I could finally watch the subbed versions of the last episodes of the "Nobunaga's arc" of the current drama taiga Gunshi Kanbee, which means that I could finally drop it XD and most importantly, write about the Nobunaga starring there!
Fortunately I was wrong: I liked the sanguine acting of Eguchi, and after the tiny trauma of seeing an oyaji playing the role of a 16 years old outsuke, I found myself more and more engaged with the work of this extraordinarily expressive artist.
So, after we ascertained that the actor playing Nobunaga was quite cool, we have to take into consideration his role in the drama and-- Let a grimace up my lips.
A few words on the nature of the drama are required.
First, the protagonist of the TV series is Kuroda Kanbei (played by the good Okada Junichi), a legendary strategist of Toyotomi Hideyoshi's crew.
I won't complain about the over-dramatization of his life on an attempt to make the watchers sympathize and cheer for him or the disturbingly "made-up" similarities with Yamamoto Kansuke, but it's obvious that the role of the strategist in this series is depicted as even superior to that of the warlord.
It shouldn't be surprising, but it is: warlords are depicted as fickle, unfocused and "sentimental". Unable to think coldly, they do the wrong thing at the wrong time, leading to desaster.
This aspect is quite strong with the interpretation of Nobunaga, and it's blatant since the first episodes.
In the scene of the first battle against Saito Yoshitatsu he's depicted as hopeless, acting only on instinct and regrets. In a difficult situation, he could only attack over and over, like a beast.
We have to wait for the intervetion of Hideyoshi (here played by an expressive Takenaka Naoto) to see our hopeless warlord "secured" back in his authority.
The drama is quite obvious about the kind of man who is supposed to lead.
Warlords are just required as a "symbol", for their "charisma", but sure they are not the best kind of people to take as an example.
Calculating, aware of his surrounding, favouring the "local" and a modest life with family and neighbours-- An ideal that sure doesn't fit Nobunaga.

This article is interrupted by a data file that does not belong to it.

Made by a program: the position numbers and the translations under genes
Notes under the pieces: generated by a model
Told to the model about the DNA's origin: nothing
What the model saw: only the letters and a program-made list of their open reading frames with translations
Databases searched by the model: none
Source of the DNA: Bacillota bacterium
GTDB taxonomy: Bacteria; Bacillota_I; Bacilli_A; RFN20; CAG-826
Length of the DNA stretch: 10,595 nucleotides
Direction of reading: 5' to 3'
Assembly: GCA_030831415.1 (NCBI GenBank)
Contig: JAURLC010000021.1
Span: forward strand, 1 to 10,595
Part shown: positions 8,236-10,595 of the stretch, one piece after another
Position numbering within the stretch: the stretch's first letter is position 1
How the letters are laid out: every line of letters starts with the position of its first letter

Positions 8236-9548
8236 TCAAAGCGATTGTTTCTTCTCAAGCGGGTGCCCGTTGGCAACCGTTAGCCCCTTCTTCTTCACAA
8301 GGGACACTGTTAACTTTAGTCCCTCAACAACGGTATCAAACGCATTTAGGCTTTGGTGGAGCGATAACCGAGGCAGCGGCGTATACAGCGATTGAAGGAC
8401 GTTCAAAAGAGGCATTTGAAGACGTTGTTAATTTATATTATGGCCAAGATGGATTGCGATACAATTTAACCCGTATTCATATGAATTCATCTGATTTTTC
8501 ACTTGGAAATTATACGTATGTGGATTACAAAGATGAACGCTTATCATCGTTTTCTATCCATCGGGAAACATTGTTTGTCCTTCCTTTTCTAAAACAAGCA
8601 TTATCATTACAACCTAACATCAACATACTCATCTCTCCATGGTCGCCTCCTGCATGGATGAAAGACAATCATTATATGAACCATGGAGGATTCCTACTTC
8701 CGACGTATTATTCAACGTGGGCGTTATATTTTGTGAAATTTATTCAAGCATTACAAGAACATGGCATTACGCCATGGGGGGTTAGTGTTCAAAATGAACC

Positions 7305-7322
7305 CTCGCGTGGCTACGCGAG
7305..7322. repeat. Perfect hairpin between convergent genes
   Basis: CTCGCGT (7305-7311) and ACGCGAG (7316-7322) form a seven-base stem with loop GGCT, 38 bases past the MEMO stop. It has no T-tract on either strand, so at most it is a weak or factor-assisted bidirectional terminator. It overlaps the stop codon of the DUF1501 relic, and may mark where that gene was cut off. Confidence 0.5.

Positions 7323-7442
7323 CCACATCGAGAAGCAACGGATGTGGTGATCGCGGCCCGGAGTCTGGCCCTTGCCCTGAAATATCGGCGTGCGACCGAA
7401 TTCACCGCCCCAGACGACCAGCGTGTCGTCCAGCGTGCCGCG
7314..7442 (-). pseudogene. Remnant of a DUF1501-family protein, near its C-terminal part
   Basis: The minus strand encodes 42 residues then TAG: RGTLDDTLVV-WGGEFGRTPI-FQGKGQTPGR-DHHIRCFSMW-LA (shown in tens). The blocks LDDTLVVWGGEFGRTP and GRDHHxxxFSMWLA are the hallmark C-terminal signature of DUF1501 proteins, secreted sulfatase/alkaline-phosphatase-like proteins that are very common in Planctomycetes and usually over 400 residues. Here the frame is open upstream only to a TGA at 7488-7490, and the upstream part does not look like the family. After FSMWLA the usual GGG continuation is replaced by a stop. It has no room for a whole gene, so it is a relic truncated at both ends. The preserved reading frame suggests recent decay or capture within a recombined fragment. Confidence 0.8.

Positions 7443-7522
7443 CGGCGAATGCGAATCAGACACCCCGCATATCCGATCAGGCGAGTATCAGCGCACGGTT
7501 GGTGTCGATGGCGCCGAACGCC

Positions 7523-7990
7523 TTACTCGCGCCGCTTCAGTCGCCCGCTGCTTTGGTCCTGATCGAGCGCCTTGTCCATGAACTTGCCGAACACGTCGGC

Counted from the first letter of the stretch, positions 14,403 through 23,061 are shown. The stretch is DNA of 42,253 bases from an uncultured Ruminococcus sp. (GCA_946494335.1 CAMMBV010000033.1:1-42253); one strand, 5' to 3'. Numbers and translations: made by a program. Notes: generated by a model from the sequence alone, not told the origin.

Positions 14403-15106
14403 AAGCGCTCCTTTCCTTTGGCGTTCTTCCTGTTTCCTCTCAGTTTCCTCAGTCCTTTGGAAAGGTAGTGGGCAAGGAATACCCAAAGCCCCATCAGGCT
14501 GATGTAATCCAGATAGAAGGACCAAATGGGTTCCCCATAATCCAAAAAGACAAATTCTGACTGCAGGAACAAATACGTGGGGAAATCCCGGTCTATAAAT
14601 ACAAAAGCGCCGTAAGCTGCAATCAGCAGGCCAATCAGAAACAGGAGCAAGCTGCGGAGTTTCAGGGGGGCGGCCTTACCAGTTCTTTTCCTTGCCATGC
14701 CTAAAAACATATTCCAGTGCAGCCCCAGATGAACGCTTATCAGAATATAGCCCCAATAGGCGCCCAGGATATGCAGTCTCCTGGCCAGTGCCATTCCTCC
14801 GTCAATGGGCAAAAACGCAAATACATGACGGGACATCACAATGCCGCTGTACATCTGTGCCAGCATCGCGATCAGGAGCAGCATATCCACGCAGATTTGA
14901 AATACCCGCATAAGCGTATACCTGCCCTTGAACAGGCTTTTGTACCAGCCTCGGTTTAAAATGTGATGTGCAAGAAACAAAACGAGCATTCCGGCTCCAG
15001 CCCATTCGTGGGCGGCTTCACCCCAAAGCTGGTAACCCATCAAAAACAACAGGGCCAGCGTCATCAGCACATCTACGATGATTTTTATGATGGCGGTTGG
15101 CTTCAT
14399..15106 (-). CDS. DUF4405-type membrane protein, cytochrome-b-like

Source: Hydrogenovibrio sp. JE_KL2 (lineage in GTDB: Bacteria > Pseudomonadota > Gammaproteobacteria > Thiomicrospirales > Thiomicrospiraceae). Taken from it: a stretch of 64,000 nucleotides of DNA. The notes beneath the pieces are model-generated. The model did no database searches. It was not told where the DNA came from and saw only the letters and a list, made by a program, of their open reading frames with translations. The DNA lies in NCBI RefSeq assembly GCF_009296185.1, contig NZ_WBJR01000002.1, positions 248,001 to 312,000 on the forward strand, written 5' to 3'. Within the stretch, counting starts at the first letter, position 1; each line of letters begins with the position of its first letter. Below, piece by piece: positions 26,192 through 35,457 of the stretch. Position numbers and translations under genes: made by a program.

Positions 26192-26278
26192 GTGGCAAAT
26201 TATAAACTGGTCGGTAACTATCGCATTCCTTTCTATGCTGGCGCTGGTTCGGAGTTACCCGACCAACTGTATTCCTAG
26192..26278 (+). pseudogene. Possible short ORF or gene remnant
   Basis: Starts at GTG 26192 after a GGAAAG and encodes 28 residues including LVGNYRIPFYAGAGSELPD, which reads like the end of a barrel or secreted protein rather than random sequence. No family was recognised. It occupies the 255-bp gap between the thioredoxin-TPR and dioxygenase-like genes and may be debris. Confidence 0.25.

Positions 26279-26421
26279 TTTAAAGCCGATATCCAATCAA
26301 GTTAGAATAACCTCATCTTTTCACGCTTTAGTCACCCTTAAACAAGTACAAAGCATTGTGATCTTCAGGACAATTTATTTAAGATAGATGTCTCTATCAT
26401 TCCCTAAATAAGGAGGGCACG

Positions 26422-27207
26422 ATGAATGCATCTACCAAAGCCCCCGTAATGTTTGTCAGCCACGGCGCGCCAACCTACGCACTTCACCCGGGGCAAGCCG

An interesting example can be found in the decorations of Nobunaga's quarters:
Eccentric, colourful (I laughed when Nobunaga explained his room to Ieyasu with the expression "This is the style of the fool of Owari") and excessive. They are the traits of a creative, curious nature that sure fit Nobunaga's character, but they are also an accent on his vanity, his superficiality and, in short, his inapteness to lead, his lack of the balance and sobriety expected by the source of power.
The climax of this misrule on Nobunaga's part is the scene of the massacre of Araki Murashige (Tanaka Tetsushi)'s relatives and servants, here featured as some sort of Christian martyrdom by the hands of a merciless Emperor of Rome:
How Dashi (played by Kiritani Mirei) turned from the spoiled noblewoman of history to the angelic heroine of this drama was one of the tasteless parts of this whole series-- Thinking that it was supposed to be the emotive climax of the whole thing and that it left a good number of Japanese watchers teary-eyed!
In the end, the result of this and many more evil-doings (the top was Nobunaga planning to become the new Emperor-- Project that made Mitsuhide (Koasa Shunputei) take betrayal into consideration) is what we know, the Incident of Honnouji.
Sure the presence of Kichou (a vapid Uchida Yuki) in the middle of the battle was one of the most ridiculous things that I ever saw.
Also, I couldn't help but laugh at the "Dream of a Japanese Middle-Aged Woman", the recurring "ultimate wish" of the average Japanese old lady for a travel around the world with "hubby", that found its way also in this drama.
The presence of Nouhime in this scene was SO ANNOYING that I couldn't even focus on the nice arrangement of the final fight, expecially the manly way Ranmaru and his fellow kousho protected their lord:
--After all the scene of Nobunaga's last fight at Honnouji is pretty much standardized, thanks to the accurate depiction of the Shinchoukoki-- So the only things that capture the attention of the watcher and make it memorable are the "little details" like this.
In short, a wonderful actor, nicely fitting also a charming but not very pleasant portrayal of our favourite warlord-- The drama is entertaining, but it has some parts that are quite difficult to digest, besides the unbearable "interpretations" of the script-writing.